3 Steps for Minimizing the Effects of Weather-Induced Power Outages

For many utility companies, weather-related power outages are just a way of life. While utility managers have a vested interest in predicting the weather’s effects on the power grid and preparing for it as best they can, not enough is actually being done by many providers — and what is being done is largely reactive instead of preventative.

There are many reasons for this. For one, many smaller companies adopt an “If it ain’t broke, don’t fix it” mentality designed to maintain a status quo and steady costs. Other companies, meanwhile, have in-house weather departments that sing the gospel of a reactive approach as the most efficient way of handling harmful weather.

Unfortunately, the reactive way of doing things actually is broken. It’s true that improvements to the status quo can be expensive, but so can outages — and as severe weather only continues to increase, so will the frequency and duration of power outages, which further pushes up costs.

Luckily, there is a more proactive, achievable approach that won’t break the bank of smaller utility companies. Here are three easy steps utility managers can take to help prevent power outages caused by Mother Nature:

1. Learn how to interpret weather data (technology can help).

Most utility companies receive multiple streams of data about the weather. But when it comes to interpreting this data, the process is often surprisingly subjective — especially with smaller companies can’t afford their own meteorological experts.

Luckily, technology exists that can analyze incoming data and use past events to calculate the probability of weather potentially causing power outages. Properly interpreting the data beforehand is an important step in preventing a power outage instead of just reacting to one.

2. Avoid ‘it’s just a drill’ complacency.

While a laissez-faire attitude toward weather would be a disaster for your power generation and delivery operations, being too cautious could be just as catastrophic for your budget.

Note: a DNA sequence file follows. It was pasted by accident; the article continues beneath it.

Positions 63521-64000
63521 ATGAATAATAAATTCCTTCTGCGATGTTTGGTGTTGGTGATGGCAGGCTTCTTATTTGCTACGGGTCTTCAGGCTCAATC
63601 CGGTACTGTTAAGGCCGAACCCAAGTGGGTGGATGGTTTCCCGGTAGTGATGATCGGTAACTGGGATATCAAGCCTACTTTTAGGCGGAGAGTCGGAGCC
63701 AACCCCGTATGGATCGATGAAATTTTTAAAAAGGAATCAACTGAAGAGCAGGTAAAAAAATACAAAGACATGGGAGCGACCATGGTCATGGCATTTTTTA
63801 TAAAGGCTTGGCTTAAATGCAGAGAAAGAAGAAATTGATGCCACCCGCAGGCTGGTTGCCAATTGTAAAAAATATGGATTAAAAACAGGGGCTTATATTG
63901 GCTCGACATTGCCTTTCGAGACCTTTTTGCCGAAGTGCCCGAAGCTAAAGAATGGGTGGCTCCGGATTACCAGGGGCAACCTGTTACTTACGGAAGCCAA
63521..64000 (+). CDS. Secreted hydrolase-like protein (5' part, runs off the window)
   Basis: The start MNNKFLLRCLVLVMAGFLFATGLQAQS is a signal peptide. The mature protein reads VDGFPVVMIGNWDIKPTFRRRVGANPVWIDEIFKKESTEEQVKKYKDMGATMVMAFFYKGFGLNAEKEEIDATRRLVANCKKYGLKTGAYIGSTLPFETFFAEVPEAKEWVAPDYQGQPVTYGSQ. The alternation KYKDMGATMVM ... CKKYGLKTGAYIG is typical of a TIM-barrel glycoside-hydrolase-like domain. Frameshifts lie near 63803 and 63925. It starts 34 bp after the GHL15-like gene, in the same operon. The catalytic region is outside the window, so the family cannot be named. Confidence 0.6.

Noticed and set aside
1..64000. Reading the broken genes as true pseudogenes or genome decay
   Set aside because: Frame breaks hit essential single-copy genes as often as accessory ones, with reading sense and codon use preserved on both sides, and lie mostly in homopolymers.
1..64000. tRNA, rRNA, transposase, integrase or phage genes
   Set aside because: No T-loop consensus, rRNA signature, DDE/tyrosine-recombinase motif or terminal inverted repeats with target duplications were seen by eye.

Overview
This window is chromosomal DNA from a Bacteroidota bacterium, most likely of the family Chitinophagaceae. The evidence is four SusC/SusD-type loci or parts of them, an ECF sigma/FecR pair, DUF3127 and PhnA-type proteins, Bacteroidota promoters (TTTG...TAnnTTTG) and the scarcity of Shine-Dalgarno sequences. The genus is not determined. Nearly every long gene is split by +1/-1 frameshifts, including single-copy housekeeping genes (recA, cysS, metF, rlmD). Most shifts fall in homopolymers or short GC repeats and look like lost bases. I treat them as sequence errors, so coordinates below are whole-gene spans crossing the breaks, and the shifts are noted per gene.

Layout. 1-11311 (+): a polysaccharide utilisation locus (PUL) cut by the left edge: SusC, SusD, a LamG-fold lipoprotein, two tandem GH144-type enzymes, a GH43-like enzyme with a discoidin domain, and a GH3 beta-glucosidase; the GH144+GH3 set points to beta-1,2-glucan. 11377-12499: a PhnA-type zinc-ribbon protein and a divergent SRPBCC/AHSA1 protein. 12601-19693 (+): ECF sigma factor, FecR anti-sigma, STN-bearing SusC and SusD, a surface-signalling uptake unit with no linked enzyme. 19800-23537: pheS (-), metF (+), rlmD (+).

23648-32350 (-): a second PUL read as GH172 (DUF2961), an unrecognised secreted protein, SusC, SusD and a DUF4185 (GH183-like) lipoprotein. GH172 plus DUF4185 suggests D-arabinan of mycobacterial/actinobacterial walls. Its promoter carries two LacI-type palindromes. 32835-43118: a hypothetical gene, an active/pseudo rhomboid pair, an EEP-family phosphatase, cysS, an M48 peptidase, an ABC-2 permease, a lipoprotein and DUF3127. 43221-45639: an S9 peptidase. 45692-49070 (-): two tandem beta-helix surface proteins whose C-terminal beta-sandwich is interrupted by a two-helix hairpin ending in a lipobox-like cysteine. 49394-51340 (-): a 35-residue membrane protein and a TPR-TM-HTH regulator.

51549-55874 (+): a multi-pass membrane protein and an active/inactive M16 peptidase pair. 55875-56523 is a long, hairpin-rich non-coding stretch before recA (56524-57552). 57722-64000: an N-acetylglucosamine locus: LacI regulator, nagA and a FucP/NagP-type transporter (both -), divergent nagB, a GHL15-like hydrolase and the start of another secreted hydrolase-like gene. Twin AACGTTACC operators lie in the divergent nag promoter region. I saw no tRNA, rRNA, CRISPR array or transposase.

Make sure the information you’re relying on isn’t overly conservative — such as the National Weather Service, which is interested in protecting the public, not in helping utility operations maximize efficiency — otherwise you may end up spending money at the wrong time.

This could eventually result in alert fatigue, causing your team to become much less likely to initiate response plan actions when the “real” storm is coming. This could also cause budget shortfalls, leaving you with limited funds to repair a large outage event when it does occur, resulting in a prolonged outage and a major hit to your System Average Interruption Duration Index.

3. Know how you’ll be affected in surrounding areas.

Dealing with weather isn’t just about collecting data on the atmosphere; it’s also necessary to understand the impact weather will have in your surroundings.

Take, for example, the graphic in this video by private weather provider StormGeo, which shows just a small sample of the factors that go into proactive weather analysis.

If you’re going to have 40-mile-per-hour winds, for instance, what does that mean for you? Is it going to be in an area where lines are overhead? Or are they underground?

It’s vital to look at how you’ll be affected in grids and on the ground level rather than relying solely on a big, overarching forecast. This granularity is exactly the type of decision guidance that utilities must be able to understand ahead of time.

Is the forecast going to mean that you’re going to have twice the normal cases that crews are going to have to respond to, or is it closer to 20 times? To know that, you must know the infrastructure you’re dealing with.

Ultimately, the ideal solution involves integrating three distinct forecast and modeling processes: a precision weather forecast with intensity and probability of impact; a statistical damage model, tuned with the client’s operational data; and lastly, a response optimization model to help the client restore operations given the available resources in the shortest period of time.

Despite what it may seem at first glance, there are more effective — and more efficient — methods that utilities can use to deal with acts of weather than are currently being employed by most utility managers.

Ken Carrier, a United States Marine Corps veteran and self-proclaimed “weather nut,” is the electric utilities industry expert at StormGeo. Ken is a driving force in the integration of several of StormGeo’s proprietary tools, such as outage prediction and advanced lightning modeling. Connect with StormGeo on Twitter.

Click here for more information on how StormGeo can assist you.

Original article source: http://community.energycentral.com/community/power-industry-professionals/3-steps-minimizing-effects-weather-induced-power-outages